Good Neighbour Agreement Scotland

2. This circular outlines the circumstances under which planning obligations and agreements of good neighbours can be used and how to conclude them effectively. Planning authorities should promote obligations in strict compliance with the tests in this circular. The development of planning commitments should take into account the economic viability of the proposals and other solutions should be considered, along with options for the introduction or gradual implementation of payments. The conclusion of planning commitments or agreements by good neighbours should not delay the benefits of a planned development accordingly, which is generally policy-compliant, and should not result in significant costs to developers and infrastructure providers. Planning requirements should be identified as soon as possible and stakeholders should be brought together to ensure that the process is proceeding as smoothly as possible. A “gutnachbar contract” is a contract between a person (such as a landowner or developer) and a community organization. 4. This circular sets out the Scottish Government`s policy on the use of planning obligations, including unilateral commitments, and agreements on good neighbours, in accordance with Sections 75 and 75D of the Town and Country Planning Act 1997, as amended by the Planning etc.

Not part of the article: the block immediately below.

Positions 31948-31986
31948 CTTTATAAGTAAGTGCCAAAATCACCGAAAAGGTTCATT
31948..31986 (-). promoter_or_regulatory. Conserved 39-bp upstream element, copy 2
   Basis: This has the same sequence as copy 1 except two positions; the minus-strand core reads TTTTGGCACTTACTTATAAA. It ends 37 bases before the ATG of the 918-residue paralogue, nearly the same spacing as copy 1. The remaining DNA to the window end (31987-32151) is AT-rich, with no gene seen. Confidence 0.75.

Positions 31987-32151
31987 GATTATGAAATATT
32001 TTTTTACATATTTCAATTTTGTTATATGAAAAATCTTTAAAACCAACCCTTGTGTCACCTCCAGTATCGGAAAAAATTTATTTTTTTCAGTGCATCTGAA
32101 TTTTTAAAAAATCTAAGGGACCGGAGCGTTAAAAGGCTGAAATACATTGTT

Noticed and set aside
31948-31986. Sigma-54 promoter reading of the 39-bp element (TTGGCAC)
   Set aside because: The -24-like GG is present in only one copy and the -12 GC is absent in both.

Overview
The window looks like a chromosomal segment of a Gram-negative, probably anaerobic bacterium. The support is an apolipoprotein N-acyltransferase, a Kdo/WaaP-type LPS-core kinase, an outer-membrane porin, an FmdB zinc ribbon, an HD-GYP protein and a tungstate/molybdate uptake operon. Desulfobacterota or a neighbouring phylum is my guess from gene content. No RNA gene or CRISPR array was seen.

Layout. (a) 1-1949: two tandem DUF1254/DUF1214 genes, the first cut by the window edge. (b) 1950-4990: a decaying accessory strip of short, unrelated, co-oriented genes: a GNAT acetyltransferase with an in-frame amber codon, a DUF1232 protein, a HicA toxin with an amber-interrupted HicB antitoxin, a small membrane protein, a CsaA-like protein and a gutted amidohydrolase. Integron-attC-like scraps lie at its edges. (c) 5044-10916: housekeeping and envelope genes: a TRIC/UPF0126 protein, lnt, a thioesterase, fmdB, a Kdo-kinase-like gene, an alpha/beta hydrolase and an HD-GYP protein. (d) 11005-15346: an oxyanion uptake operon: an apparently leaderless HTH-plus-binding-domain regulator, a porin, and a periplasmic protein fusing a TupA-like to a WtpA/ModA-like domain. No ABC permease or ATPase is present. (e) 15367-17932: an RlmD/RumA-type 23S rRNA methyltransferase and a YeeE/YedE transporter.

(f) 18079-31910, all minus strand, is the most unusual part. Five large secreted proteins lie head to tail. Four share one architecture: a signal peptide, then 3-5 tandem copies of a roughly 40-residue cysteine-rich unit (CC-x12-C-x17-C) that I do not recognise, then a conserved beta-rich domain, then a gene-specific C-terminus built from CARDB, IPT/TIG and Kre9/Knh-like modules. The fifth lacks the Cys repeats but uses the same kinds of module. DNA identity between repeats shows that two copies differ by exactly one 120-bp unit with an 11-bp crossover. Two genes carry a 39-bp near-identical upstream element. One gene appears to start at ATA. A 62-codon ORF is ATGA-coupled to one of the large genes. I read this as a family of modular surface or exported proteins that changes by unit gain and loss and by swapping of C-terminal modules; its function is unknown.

(Scotland) Act 2006. The very name of “good neighbourly agreement” could prove to be the ultimate contradiction if the “neighbours” want to assert their respective rights under such an agreement. The recent Case of Neumann v. Hutchinson (2006 GWD 28-628) is just one example of how neighbourhood disputes can ultimately turn into a high-end property rights dispute. The GNA offers another way to do this. Maybe a more neutral name for a GNA would be a 75D agreement, but to avoid any confusion with the neighboring s 75 agreement, the legal terminology is followed here. There are a number of problems with AMGs identified as potential problem areas (see online consultation resource on On the one hand, it is not clear how planning obligations and planning obligations overlap, which may be particularly important to alleviate one of the two instruments, but on the other hand, it continues to refer to them (a concern identified by James Barr Ltd).

At a more fundamental level, a number of organisations such as SEPA, planning authorities, municipal councils, municipal councils and, in certain circumstances, Scottish ministers may see themselves as a role in the proposal for a new land use (see Lafarge Cement UK proposal).